Because I, Too, Enjoyed It
A few nights ago I was watching the tube (or "the magic box," as it is referred to in "Simon," to clear that up, should I ever refer to the television in such a manner in the future, or if I have in the past - plus, Alan Arkin rules), which is not at all uncommon, so I don't know why I should mention it. But anyway, I have digital cable, and I caved and just went for the Give Me Everything All The Time Plan, which gives me, no kidding, 999 channels (roughly 500 of which are pay-per-view or Coming Soon) and one of the first things I got around to after getting digital cable was programming my Favorites into the two remotes, so I can skip over all of the crap that I don't or won't likely ever watch (or, like, ever see now that it isn't in Favorites). And I think, out of the 999 channels I receive I have something like 106 Favorites programmed. Which is a ratio that, when held up to the Cable Company Marketing Chart and Payment Plan corresponds to Customer Type = Moron.
Anyhoo, I was flipping through the Favorites at the speed of light, and I came upon Carrie Fisher's show, which is, I think, called "Conversations From the Edge With Carrie Fisher." Talk show. Sorta.
I like Carrie Fisher okay. Smart gal. Famously troubled. You know, with the substance abuse and the Star Mom and the bi-polar and the failed-Paul-Simon-marriage (quote from some documentary related to the latest point, in which someone said: "In a relationship you can have a gardener and a rose, or you can have two gardeners, but you can't have two roses and expect them to grow," which has always stuck with me, though I don't know that I completely agree... but I don't necessarily disagree) and the Dealing With It. Carrie Fisher = okay. Looked good in metal bikini. Jabba Jabba.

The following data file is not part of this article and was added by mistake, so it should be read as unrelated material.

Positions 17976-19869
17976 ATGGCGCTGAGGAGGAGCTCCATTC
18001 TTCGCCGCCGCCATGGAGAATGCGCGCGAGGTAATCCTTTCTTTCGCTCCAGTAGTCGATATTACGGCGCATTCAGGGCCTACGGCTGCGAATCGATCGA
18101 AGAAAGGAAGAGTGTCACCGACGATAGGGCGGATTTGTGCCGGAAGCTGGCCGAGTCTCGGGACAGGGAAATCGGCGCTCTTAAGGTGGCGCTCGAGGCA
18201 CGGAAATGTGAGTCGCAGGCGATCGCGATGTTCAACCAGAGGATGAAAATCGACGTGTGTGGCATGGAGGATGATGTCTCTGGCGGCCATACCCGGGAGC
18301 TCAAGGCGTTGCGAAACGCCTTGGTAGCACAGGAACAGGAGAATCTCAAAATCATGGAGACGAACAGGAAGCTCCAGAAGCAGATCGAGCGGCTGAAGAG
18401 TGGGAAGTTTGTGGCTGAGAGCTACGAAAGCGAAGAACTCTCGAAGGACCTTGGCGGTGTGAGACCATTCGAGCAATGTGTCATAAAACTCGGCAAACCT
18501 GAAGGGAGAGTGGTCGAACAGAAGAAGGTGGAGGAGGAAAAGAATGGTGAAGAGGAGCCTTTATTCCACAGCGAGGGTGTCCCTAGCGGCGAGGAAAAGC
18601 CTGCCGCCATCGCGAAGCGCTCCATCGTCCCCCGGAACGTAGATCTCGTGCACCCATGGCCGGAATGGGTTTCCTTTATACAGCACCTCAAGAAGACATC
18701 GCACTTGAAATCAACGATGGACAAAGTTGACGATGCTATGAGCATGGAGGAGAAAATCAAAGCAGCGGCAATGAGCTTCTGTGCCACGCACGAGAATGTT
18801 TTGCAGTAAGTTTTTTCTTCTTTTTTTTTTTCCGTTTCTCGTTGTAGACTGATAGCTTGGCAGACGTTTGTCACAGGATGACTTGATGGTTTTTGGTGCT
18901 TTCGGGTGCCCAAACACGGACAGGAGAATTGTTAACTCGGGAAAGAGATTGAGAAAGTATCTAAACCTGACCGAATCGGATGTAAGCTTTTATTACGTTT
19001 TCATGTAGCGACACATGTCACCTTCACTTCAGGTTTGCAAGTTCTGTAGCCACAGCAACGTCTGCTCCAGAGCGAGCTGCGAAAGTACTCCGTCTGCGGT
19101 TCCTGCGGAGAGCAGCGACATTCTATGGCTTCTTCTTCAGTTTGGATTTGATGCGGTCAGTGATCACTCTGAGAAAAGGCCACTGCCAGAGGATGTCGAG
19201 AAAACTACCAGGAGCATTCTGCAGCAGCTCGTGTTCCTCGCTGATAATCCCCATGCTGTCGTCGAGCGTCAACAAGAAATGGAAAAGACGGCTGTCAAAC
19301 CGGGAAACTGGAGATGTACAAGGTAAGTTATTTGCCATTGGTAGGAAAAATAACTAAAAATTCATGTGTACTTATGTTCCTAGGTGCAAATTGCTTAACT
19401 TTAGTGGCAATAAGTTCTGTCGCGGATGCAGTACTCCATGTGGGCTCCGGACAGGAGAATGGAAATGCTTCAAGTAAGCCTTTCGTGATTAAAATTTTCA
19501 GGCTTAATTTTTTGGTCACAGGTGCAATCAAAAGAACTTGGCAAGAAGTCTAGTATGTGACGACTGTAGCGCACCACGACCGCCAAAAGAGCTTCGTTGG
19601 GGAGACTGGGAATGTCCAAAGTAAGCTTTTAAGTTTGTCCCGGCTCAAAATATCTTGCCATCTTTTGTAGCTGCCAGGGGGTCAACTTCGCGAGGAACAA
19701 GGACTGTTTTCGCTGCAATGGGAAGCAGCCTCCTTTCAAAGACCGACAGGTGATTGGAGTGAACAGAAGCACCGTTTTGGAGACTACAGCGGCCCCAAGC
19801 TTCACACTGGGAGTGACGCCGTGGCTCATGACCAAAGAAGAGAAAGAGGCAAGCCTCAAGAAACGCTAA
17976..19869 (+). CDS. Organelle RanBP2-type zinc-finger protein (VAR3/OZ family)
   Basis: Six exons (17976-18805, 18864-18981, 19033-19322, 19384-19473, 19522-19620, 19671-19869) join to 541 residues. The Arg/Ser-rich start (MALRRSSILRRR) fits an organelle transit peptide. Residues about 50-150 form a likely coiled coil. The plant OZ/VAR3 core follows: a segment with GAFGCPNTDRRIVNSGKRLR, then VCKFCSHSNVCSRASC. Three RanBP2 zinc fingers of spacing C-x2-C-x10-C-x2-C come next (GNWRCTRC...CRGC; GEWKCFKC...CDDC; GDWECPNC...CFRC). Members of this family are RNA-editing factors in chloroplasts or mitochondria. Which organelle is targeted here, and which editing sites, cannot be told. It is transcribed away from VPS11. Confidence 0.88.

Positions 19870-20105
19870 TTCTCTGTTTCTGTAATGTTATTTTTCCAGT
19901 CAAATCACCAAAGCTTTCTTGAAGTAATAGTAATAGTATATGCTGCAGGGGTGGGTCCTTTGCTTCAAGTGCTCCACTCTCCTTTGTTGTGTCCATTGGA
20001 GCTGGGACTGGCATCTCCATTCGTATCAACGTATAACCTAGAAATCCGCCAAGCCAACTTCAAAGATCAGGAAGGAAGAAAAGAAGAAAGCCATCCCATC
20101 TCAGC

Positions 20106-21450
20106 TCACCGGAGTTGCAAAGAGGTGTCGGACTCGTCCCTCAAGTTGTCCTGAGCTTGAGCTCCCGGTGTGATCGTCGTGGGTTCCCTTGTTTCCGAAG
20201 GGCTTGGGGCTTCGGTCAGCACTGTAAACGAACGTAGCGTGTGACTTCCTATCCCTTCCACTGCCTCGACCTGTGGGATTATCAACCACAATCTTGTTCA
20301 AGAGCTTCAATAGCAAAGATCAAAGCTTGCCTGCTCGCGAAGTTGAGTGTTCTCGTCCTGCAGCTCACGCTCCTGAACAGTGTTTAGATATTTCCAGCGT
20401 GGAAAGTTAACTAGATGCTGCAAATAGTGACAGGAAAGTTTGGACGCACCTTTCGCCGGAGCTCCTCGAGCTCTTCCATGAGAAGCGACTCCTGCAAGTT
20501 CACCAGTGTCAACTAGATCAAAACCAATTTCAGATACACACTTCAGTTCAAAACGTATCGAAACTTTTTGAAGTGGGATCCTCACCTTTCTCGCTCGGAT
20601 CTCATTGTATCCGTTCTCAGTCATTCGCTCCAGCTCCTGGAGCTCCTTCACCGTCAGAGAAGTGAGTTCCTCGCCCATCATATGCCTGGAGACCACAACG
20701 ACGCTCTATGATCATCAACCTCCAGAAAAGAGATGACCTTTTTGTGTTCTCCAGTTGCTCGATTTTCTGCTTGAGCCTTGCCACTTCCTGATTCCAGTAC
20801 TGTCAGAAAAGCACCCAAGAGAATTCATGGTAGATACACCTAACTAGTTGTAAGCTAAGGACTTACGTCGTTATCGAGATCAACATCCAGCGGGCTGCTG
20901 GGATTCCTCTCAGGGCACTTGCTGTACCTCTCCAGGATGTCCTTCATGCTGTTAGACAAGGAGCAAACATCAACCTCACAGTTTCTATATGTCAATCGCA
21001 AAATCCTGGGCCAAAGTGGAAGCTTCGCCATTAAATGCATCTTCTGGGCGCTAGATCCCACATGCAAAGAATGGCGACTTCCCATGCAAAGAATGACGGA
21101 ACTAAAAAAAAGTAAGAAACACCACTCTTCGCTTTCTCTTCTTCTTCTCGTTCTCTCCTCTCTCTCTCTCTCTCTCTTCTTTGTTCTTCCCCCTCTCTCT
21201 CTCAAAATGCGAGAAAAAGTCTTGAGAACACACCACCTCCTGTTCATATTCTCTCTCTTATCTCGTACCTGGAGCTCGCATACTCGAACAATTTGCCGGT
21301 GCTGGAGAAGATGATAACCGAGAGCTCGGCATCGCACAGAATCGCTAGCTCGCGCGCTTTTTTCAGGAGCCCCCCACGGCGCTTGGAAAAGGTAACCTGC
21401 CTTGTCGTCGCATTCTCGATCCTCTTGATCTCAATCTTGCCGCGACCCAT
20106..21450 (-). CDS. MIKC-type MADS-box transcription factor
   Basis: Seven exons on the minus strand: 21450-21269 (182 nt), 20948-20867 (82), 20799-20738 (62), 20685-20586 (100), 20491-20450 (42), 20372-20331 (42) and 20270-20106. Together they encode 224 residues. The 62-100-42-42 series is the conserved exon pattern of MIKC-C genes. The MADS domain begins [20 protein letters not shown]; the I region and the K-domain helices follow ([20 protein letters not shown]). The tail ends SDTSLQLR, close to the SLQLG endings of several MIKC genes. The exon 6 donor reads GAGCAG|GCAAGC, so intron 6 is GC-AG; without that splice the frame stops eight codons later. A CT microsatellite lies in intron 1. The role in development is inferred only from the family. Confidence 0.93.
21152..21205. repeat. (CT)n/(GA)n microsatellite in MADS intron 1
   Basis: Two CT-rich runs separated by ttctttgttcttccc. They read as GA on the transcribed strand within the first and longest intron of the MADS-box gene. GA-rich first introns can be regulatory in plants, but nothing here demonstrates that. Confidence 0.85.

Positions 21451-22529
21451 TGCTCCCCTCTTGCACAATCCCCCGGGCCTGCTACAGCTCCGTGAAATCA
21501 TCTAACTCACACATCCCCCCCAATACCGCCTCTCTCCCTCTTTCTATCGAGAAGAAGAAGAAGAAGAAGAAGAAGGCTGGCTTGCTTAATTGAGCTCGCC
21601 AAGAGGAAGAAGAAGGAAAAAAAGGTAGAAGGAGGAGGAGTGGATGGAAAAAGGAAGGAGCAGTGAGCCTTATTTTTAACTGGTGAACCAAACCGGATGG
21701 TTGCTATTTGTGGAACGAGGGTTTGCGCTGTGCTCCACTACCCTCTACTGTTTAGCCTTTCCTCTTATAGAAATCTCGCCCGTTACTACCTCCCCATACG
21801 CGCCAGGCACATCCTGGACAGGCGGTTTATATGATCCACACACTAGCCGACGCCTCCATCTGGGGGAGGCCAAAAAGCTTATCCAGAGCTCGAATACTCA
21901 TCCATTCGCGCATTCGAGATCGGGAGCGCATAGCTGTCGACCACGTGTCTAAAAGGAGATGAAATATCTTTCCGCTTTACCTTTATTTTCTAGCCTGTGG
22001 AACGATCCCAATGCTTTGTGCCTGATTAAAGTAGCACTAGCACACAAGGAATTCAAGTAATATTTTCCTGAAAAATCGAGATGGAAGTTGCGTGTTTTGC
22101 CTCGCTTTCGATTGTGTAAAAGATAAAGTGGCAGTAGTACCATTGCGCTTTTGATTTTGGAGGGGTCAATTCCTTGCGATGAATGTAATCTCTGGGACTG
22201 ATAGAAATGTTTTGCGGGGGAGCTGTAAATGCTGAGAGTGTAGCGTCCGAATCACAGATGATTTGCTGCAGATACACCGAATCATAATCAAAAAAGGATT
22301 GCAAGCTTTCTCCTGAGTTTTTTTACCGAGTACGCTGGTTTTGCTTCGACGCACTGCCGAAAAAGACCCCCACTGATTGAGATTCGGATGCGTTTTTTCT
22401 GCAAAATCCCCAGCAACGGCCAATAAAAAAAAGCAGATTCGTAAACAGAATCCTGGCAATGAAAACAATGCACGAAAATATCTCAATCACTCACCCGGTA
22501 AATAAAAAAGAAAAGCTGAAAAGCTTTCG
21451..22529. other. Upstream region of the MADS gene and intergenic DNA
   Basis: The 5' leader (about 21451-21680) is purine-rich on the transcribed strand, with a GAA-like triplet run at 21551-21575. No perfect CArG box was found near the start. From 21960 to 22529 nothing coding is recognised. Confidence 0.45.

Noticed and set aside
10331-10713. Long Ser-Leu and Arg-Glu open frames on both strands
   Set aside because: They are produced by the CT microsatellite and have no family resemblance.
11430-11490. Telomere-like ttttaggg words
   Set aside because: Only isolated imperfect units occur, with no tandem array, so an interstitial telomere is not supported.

Carrie Fisher had Janeane Garofalo on. Now Janeane Garofalo I like. Janeane Garofalo is better than okay. Janeane Garofalo is all cool and funny and smart and stuff. Like it matters that I'm saying this.
So Carrie Fisher has Janeane Garofalo on. And Janeane Garofalo is really, really cool and funny and smart. And stuff. And on Conversations From the Edge With Carrie Fisher, which I think is on The Oxygen Network, Carrie Fisher won't let her talk. Janeane Garofalo would go to say something, or try to answer something, and Carrie Fisher would hop in there and just talk over her. And there was nothing at all conversational about it. And it pissed me off. Because Janeane Garofalo is way better than okay. And this just went on and on.
I used to see Janeane Garofalo in New York a lot. Not, like see her, you know, but see her. With me peepers. She used to go to this bar down in the Village where I'd been installed basically as a permanent fixture at one point, and she'd come in, and let me tell you, Janeane Garofalo is, if you didn't know, famously tiny, like pocket-sized, and she would come in this bar usually wearing black track pants and a t-shirt, and this HUGE watch, which it looked like she was still wearing on the Carrie Fisher show, and she would walk back to the back room of the bar. And I'd always say to myself, "What's Janeane Garofalo doing in a bar where I go?" Because Janeane Garofalo is cool. And then, eventually, someone would throw me in a cab, usually headfirst. And in a few days, or sometimes after only a few hours, I would come back, and Janeane Garofalo would come in, and walk to the back of the bar, and I would ask myself weighty questions, and so forth.
Janeane Garofalo always goes on about being fat and out of shape and not caring and being anti-derive-your-self-esteem-from-your-looks-which-ain't-like-what's-featured-in-Vogue, but I tell you: Janeane Garofalo ain't fat (and so what if she is, but she ain't) and she's easy on the eyes, as far as I'm concerned. And that's all I have to say about that.